If you go down the list of competitive uses for cobalt, it’s easy to see why most supply chain competitors are in a better position than the battery industry when it comes to protecting their supply chains. Cobalt Superalloys are used primarily in jet engine applications where cobalt cost isn’t even a rounding error compared to product value. The same is true to a greater or lesser degree for all of the other competitive uses for cobalt. The other industries that need cobalt can pay more if they have to without diminishing the competitiveness of their products. The battery industry, which uses between $5 and $29 of cobalt for each kWh of battery capacity, will rapidly find itself clinging to the ropes.
Competition Within the Battery Industry
My first article on cobalt supply constraints assumed for the sake of discussion that the lithium-ion battery industry would abandon high-cobalt chemistries like LCO in favor of low-cobalt chemistries like NMC and NCA. While I still believe that will happen over time because higher cobalt prices will make high-cobalt chemistries like LCO less attractive, the transition will be a work of several years because most devices that use lithium-ion batteries are designed for the specific performance attributes of a particular chemistry and those devices will have to be modified to use a different chemistry. During the transition period manufacturers of EV batteries will find themselves in direct completion with everybody else in the lithium-ion battery business.
My last table is a hierarchy of alternative lithium-ion battery applications from the highest value per watt-hour to the lowest value per watt-hour:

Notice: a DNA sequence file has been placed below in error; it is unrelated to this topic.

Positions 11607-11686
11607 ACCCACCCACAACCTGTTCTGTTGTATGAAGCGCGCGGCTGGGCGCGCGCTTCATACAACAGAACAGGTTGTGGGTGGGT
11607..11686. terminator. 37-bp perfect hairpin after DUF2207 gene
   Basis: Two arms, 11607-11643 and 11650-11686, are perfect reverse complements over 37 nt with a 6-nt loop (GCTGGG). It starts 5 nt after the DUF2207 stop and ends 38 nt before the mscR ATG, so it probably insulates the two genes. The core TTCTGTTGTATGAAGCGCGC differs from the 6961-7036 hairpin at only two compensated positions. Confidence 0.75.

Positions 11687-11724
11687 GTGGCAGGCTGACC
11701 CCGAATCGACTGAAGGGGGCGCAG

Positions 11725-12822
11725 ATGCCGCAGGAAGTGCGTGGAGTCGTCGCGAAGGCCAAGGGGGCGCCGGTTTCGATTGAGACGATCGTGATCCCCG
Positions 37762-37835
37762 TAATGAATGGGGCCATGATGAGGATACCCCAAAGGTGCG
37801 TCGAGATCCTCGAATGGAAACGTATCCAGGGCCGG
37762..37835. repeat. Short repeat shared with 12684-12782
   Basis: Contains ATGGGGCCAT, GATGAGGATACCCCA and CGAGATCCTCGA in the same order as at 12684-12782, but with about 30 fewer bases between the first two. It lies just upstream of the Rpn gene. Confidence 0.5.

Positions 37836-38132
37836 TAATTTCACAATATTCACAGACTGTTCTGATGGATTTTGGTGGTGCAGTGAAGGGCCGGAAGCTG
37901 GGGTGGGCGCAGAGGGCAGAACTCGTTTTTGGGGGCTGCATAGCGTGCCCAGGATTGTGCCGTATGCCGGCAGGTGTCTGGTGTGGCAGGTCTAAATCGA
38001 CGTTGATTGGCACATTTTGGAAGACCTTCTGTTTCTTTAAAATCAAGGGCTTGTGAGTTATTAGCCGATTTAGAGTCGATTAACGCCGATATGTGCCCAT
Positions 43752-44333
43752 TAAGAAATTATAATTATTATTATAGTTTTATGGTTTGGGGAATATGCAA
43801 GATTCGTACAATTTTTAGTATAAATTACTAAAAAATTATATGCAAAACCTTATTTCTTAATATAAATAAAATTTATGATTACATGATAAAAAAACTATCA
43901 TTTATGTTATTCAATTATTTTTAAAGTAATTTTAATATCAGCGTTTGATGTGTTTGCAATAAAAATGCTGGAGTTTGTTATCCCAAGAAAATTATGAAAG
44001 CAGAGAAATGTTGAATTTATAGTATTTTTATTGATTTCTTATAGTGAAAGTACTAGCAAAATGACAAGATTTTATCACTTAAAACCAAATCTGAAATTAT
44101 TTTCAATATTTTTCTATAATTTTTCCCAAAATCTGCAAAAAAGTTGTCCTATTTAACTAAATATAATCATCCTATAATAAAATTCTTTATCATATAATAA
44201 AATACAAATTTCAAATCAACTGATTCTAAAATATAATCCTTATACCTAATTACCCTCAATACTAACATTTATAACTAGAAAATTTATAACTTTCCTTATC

In a normal free market, essential raw materials and components are allocated first to high value applications and then to successively lower value applications. In cases where supply is rigidly constrained, high value applications that only need a little raw material per unit of production will always be able to outbid lower value applications that need a lot of raw material per unit of production. The end result is that EV and utility-scale battery manufacturers will always end up at the bottom of the food chain with the weakest bargaining position. In substance, the only raw materials available to them will be the surplus that nobody else needs or wants.
Over the last two weeks I’ve spoken with a variety of experts including battery professionals, miners, the USGS and the CDI. The battery industry experts have invariably assumed that since cobalt trades on the LME, the world’s miners can and will quickly respond to increased demand with increasing supplies. The miners, the USGS and the CDI all agree that it simply can’t happen.
When I was a boy my mother taught me the first law of cooking – check your pantry first and don’t start if you don’t have all the necessary ingredients. It was my first lesson in supply chain management, and a lesson that served me well for over a half-century.
This is more than a supply chain management oops, it’s a due diligence debacle because nobody bothered to investigate the facts before writing a sentence like this gem from Tesla’s 10-K.
“We use various raw materials in our business including aluminum, steel, cobalt, nickel and copper. The prices for these raw materials fluctuate depending on market conditions and global demand for these materials. We believe that we have adequate supplies or sources of availability of the raw materials necessary to meet our manufacturing and supply requirements.”
I don’t see how anybody who spent a day investigating the facts could reasonably believe they have adequate supplies or sources of availability for cobalt. This is one of the few times in my life that I’ve sincerely wanted to be wrong.